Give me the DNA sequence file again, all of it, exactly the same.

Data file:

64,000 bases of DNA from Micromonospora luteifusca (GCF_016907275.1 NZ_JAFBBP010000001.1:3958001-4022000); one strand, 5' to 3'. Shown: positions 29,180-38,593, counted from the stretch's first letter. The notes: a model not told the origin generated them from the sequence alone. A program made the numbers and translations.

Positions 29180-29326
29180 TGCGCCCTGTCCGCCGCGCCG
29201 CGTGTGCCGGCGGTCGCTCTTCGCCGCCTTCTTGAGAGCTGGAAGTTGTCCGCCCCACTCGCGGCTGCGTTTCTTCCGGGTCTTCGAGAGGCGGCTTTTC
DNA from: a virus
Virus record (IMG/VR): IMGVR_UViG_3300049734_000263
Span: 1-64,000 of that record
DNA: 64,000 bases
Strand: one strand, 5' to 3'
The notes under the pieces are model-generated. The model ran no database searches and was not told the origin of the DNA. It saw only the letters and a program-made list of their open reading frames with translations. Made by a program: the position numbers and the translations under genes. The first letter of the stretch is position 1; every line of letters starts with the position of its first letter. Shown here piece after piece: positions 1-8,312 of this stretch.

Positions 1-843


64,000 bases of DNA from Micromonospora luteifusca (GCF_016907275.1 NZ_JAFBBP010000001.1:3958001-4022000); one strand, 5' to 3'. Shown: positions 29,180-38,593, counted from the stretch's first letter. The notes: a model not told the origin generated them from the sequence alone. A program made the numbers and translations.

Positions 29180-29326
29180 TGCGCCCTGTCCGCCGCGCCG
29201 CGTGTGCCGGCGGTCGCTCTTCGCCGCCTTCTTGAGAGCTGGAAGTTGTCCGCCCCACTCGCGGCTGCGTTTCTTCCGGGTCTTCGAGAGGCGGCTTTTC
DNA from: a virus
Virus record (IMG/VR): IMGVR_UViG_3300049734_000263
Span: 1-64,000 of that record
DNA: 64,000 bases
Strand: one strand, 5' to 3'
The notes under the pieces are model-generated. The model ran no database searches and was not told the origin of the DNA. It saw only the letters and a program-made list of their open reading frames with translations. Made by a program: the position numbers and the translations under genes. The first letter of the stretch is position 1; every line of letters starts with the position of its first letter. Shown here piece after piece: positions 1-8,312 of this stretch.

Positions 1-843